That's one reason the Alpha Course, for all the positive experiences people and congregations have had with it, grates on me; Alpha counsels us to read scripture, no matter which scriptural document we're looking at, as a “love letter” written by God to us today.  It's just not that easy.  The devil can quote scripture for his purpose, and I have a hunch that each one of us has seen examples of scriptural interpretation in our communities that were about as helpful to the community as the devil's scripture-quoting is in Luke 4.

In a single blog entry, I can't deal anywhere fully with the subject of how scripture can be used helpfully in discernment; for much of what I'd want to say on the topic, I'll have to substitute a recommendation of Luke Timothy Johnson's excellent and readable book, Scripture and Discernment.

What I can and would like to do here is to offer a few observations about the nature of devilish uses of scripture and how Jesus' vocation draws him in a different direction; I hope these will spark some fruitful further thought about how we might avoid being misled as we seek insights from scripture to help us discern God's call.

On the face of it, there's nothing wrong with what the devil is telling Jesus in the desert:  The power of God to which Jesus has access can provide food for the hungry, and it will.  Jesus does indeed bear the name before which “every knee should bend, and every tongue confess” his lordship (Philippians 2:11) -- and they will.  God's care for each one of God's children is trustworthy.  Every point that the devil makes is, in a sense, “biblical.”  Every point the devil makes is, in a sense, “true.”

Thank God that Jesus is not the “God said it. I believe it. That settles it!” type!  Thank God that Jesus does not believe that every word of scripture is equally applicable to his circumstances!  Because while all of the devil's points are, in a sense, “true,” they are not helpful here.  Although God will, through Jesus, bring vast crowds (over 5,000, in one famous story) together for an abundant feast, and we believe that the end of history is in a vast and abundant messianic banquet, now is not the time and these are not the circumstances for Jesus to use God's power to provide.  Similarly, now is not the time and these are not the circumstances for the full extent of Jesus' authority and status before God to be revealed.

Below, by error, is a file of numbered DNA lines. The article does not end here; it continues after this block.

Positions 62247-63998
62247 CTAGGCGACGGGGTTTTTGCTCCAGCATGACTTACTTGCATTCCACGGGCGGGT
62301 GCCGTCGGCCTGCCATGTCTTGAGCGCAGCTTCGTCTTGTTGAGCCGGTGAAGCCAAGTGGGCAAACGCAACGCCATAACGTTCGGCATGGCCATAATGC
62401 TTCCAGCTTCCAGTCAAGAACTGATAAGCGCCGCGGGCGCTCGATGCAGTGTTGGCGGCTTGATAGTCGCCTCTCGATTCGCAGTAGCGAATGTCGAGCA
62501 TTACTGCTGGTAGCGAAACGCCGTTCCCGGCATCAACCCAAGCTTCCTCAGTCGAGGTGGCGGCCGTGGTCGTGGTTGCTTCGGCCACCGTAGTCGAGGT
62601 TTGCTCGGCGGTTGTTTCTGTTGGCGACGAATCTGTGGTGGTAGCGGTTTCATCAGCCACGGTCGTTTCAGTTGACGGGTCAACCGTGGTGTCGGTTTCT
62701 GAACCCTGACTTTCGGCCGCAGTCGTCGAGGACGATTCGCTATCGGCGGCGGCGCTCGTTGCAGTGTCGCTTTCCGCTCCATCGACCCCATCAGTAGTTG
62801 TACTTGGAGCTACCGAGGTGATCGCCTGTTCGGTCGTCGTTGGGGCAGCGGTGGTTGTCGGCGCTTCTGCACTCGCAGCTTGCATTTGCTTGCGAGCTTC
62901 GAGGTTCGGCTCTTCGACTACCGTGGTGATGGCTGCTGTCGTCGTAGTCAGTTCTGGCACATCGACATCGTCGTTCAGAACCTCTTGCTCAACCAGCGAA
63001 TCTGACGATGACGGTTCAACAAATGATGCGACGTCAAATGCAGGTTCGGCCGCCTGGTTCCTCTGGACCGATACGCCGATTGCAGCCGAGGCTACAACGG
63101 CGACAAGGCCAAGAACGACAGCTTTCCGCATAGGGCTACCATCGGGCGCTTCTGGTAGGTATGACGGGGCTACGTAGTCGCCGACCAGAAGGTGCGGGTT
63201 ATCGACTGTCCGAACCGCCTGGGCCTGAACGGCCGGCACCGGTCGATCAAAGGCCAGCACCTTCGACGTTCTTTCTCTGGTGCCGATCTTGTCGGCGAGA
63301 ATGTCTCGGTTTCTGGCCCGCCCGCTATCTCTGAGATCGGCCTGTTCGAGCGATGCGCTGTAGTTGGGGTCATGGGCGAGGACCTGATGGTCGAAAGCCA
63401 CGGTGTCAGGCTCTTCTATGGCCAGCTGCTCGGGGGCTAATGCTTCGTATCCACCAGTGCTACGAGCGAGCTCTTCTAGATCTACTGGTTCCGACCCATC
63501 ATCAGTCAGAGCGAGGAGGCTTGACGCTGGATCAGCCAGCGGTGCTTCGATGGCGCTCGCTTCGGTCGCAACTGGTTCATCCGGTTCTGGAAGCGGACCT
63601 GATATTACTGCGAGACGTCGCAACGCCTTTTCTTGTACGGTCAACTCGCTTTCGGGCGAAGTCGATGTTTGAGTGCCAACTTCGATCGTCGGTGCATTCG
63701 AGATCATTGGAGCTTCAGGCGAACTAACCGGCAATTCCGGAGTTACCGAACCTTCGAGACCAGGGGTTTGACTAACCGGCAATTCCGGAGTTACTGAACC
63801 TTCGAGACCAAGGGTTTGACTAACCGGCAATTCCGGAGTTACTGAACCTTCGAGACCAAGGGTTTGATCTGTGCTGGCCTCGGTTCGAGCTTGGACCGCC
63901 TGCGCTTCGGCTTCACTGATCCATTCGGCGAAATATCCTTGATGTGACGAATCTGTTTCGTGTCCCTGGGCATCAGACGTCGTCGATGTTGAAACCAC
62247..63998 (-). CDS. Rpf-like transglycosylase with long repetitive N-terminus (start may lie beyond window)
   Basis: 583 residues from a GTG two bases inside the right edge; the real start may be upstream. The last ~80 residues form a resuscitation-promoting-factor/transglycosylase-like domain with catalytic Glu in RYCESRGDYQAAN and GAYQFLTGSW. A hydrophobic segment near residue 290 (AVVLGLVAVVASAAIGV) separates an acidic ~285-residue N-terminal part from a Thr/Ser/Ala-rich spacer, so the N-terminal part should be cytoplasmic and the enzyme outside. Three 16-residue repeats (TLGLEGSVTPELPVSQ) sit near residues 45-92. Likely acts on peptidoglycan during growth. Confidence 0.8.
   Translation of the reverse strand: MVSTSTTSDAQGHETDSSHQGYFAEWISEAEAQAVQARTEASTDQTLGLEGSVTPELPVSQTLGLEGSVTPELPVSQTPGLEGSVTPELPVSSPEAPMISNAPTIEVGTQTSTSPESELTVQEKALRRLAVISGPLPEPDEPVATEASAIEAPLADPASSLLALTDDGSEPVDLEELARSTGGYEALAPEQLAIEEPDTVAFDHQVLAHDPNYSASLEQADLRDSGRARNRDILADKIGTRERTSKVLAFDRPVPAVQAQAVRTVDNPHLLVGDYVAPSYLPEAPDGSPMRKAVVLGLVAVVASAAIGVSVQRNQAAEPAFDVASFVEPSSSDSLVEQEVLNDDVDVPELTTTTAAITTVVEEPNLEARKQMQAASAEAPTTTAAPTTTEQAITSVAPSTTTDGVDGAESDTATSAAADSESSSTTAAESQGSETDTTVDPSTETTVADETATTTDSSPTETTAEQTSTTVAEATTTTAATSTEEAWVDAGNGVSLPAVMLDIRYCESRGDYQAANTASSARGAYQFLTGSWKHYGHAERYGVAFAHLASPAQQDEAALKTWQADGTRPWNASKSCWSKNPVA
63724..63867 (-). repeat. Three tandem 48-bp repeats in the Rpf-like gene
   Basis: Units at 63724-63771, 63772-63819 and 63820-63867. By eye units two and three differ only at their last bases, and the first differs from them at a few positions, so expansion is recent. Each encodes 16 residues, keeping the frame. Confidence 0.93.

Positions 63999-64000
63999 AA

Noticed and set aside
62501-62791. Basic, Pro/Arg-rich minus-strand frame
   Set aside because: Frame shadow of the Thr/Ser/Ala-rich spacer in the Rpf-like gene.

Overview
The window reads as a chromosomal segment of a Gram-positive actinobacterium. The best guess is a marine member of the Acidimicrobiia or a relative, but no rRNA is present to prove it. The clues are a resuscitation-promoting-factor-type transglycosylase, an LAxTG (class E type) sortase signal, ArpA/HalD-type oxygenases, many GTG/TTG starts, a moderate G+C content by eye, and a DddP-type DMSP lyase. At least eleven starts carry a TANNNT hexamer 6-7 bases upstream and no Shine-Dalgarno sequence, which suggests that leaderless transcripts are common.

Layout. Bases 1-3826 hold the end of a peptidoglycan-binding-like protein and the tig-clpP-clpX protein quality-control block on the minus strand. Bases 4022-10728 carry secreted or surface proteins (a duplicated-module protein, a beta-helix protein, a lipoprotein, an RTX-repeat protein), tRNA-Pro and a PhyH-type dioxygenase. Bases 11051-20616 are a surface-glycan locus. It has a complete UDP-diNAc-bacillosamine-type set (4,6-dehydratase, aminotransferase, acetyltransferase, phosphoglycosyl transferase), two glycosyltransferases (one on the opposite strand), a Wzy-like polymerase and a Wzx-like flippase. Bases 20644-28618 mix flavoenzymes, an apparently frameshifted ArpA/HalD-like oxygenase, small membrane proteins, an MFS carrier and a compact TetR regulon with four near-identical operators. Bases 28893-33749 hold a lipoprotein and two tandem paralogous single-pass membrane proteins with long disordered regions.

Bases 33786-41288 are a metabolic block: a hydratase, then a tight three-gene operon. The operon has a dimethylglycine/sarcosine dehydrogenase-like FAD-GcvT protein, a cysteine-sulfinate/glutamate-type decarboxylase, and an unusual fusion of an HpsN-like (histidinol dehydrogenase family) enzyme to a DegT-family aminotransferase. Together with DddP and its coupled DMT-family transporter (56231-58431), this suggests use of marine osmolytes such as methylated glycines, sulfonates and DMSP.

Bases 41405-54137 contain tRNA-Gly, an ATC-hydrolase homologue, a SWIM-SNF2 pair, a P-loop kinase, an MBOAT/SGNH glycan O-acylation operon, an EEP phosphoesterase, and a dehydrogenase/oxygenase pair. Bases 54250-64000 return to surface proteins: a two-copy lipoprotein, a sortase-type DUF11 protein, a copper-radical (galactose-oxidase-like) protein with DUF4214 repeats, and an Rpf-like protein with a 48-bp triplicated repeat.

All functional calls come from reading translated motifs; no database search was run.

Jesus is Lord, beloved of God, but the kind of authority Jesus exercises, the character of the God who calls Jesus God's Son, and the means through which the world will be gathered for the messianic feast is revealed most fully through Jesus' self-giving love and forgiveness.  Having resisted the temptation to use God's power and God's gifts to further his own privilege, Jesus is prepared to proclaim with his whole life the kind of self-giving love, radical openness, and unconditional forgiveness that is the character of the God of Israel. 

Pick up a newspaper any day this week, and it will probably be clear that there are still opportunities to make a killing from Jesus' death, to quote scripture to consolidate power, to read the Bible for indications that we deserve the privilege we have and are justified in keeping others down to further it.  But Jesus showed us a different way.  Come in from the desert, and be nourished by the Body of Christ.  Join with sisters and brothers to wrestle together with what we find in scripture, and to help one another listen for the voice of the Spirit, who leads us into the truth of God's call to us here and now.  Be suspicious of any voice that suggests that God's power should be used to further our own privilege, but trust Jesus' self-giving love, which is good news to the poor, release to the captives, sight to the blind, and freedom for the oppressed (Luke 4:18-19).  Trust the call to extend that love to others.

Thanks be to God!

February 24, 2004 in Discernment, Lent, Luke, Scripture, Transfiguration, Year C | Permalink

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The comments to this entry are closed.